I'd love to know how much Christian Slater has insured his eyebrows for. A tidy sum, I'd imagine, given that these quizzical crescents of hair have played a major part in his progress to stardom.
Capable of being cocked into near-Gothic arches of subversive cheek, they make him look like Jack Nicholson's stockier, safer nephew – a resemblance that directly resulted in his previous West End role as Randall P McMurphy in One Flew Over the Cuckoo's Nest. Those brows are comparatively subdued now, as he takes on the stage incarnation of another film role associated with a master of drop-dead insolence.
In Michael Lesslie's theatrical reworking of the cult 1996 movie, Swimming with Sharks, he tries to emerge in his own right from the shadow of Kevin Spacey's screen portrayal of Buddy Ackerman.
He's the Hollywood producer and bullying boss from hell who systematically aims to reduce his personal assistants to humiliated automata who exist only to "protect his interests and serve his needs".
Slater is better than okay in Wilson Milam's slick production but he plays Buddy on one note as a bad-tempered, self-amused bullock of a man.
Spacey brought a mockingly female streak to this script-throwing tyrant who can't see a sexy skirt without chasing it or someone else's idea without appropriating it and passing it off as his own. It was a feature that sat intriguingly and unsettlingly with the character's pronounced misogyny but that layer of comic irony is beyond Slater's powers.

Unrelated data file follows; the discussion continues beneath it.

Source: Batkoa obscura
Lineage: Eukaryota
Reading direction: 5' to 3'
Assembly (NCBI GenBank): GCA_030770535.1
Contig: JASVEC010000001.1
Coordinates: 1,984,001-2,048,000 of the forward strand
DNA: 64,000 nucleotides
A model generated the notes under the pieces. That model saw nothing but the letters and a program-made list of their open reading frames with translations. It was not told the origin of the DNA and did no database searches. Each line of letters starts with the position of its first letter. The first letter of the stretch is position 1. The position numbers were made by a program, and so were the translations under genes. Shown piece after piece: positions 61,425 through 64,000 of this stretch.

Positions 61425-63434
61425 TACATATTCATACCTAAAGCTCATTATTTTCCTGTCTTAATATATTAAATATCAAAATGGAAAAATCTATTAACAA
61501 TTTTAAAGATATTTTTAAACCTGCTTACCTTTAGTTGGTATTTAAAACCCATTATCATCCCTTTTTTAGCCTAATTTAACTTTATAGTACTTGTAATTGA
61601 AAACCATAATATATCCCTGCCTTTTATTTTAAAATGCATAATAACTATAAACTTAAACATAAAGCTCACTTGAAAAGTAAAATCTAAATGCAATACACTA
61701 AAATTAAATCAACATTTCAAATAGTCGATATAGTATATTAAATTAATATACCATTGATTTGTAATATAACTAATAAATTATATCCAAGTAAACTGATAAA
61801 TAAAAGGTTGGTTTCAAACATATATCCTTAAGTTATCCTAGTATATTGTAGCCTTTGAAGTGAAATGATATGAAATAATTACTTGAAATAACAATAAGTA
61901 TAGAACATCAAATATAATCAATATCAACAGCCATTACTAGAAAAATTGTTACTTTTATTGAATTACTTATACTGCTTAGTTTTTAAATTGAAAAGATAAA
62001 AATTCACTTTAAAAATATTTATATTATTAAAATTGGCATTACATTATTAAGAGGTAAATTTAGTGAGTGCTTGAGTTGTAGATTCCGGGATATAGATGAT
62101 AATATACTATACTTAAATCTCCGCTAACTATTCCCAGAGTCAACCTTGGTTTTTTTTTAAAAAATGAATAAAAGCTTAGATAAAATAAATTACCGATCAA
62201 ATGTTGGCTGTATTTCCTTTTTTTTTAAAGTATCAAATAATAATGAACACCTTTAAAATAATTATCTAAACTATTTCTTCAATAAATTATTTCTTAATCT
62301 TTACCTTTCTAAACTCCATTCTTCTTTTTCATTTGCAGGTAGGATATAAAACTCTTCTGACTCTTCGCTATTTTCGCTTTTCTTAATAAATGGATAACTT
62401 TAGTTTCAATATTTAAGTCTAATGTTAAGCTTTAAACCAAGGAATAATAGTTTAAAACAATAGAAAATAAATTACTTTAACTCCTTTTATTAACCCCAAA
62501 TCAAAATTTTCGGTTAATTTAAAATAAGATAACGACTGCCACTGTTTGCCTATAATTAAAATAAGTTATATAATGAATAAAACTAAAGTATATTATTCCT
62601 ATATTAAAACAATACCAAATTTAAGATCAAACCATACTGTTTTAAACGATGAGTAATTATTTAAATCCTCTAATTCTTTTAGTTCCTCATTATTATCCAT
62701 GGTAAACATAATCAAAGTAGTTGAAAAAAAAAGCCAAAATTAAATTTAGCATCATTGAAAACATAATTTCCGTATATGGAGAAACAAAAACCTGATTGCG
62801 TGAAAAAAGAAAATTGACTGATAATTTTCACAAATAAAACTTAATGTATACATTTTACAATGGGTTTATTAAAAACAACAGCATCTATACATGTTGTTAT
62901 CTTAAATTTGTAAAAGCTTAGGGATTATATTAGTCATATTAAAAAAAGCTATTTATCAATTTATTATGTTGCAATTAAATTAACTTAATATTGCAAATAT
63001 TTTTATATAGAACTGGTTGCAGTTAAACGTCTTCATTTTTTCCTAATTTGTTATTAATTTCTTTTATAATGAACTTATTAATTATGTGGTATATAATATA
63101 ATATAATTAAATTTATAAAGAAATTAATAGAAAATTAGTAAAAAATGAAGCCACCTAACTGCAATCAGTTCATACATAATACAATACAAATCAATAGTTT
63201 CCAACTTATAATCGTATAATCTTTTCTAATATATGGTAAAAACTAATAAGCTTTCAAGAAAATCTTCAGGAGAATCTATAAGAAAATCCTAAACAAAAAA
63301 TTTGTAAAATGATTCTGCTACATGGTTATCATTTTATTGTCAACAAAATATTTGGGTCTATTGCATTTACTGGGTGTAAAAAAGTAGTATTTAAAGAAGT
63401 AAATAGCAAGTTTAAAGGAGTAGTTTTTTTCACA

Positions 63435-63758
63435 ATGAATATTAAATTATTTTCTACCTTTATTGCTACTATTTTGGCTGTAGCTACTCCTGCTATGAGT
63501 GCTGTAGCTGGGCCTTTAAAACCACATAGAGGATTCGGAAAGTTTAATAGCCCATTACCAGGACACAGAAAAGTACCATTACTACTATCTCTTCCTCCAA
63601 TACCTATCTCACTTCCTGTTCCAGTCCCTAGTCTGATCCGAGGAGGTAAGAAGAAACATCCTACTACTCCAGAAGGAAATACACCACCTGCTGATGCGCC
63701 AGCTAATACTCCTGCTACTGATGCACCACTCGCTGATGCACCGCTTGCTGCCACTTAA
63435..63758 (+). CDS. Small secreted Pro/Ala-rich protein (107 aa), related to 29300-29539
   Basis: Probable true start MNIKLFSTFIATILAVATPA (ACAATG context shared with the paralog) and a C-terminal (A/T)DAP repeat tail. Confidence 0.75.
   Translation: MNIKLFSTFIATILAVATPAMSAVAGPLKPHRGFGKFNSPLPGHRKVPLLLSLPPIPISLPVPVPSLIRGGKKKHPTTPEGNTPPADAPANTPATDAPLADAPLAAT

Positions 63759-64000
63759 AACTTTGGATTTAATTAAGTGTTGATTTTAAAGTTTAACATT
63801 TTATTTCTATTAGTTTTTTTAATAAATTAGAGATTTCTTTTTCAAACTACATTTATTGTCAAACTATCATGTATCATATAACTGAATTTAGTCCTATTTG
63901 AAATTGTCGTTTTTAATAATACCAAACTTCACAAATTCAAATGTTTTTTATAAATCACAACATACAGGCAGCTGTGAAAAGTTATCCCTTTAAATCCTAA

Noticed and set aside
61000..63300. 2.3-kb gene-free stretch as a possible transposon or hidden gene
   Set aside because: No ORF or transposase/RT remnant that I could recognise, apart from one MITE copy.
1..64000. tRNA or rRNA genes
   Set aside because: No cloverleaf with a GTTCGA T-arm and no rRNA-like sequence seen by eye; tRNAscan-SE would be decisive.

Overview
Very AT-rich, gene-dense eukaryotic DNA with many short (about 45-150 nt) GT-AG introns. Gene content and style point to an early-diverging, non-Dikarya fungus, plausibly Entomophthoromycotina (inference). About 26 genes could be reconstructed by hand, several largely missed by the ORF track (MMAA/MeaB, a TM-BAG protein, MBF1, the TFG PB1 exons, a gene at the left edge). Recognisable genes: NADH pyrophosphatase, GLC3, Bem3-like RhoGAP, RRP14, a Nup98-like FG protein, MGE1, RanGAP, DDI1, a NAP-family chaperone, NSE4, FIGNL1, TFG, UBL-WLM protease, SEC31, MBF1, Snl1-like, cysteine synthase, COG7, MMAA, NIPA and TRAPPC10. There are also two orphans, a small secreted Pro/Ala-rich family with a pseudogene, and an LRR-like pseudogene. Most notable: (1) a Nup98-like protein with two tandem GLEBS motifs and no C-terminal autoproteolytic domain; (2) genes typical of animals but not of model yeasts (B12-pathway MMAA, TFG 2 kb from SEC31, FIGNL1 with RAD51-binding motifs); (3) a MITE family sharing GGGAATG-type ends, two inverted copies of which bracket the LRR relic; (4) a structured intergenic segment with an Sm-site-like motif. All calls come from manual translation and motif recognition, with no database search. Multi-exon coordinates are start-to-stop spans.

Lesslie has made the motivations clearer and tightened the triangle at the play's centre. Novice assistant Guy (Matt Smith) is increasingly forced to choose between Buddy, who represents the crass commercialism that exploits the audience's intellectual laziness, and Dawn Lockard (Helen Baxendale) who symbolizes beleaguered integrity as she struggles to get a green light on a script that apparently puts the fun in Arab fundamentalism without any loss of seriousness.
Unfortunately, even though it's handled better than in the movie, it's impossible to believe for a moment in the love that allegedly grows between Guy and Dawn, a drawback that the performances fail to mitigate.
Lesslie's version radically alters the structure. Guy is driven to holding his boss hostage and torturing him in revenge for all the dehumanising slights he's suffered (for example, scarring Buddy's face with staple cuts then throwing lemon juice and hot sauce on them).
The movie shifts between this brutal payback session and a chronological account of the relationship to that point. For obvious wardrobe and make-up reasons, the play keeps us waiting for two hours and 10 minutes for the aggro and so loses the whole revealing perspective created by alternating causes and consequences and reversing of the identies of victims and the abusers ."I saw this in a movie. I think it was one of yours," declares Guy of his hostage-taking.
One of the many ways in which the material is better suited to the screen than to the stage is that it's more of a poetically just come-uppance for a Hollywood producer to sink to the level of butt in a film than in a play. I shall not, of course, reveal how Buddy bounces back, except to say that in both versions, the denouement has to resort to shameless cheating.Reuse content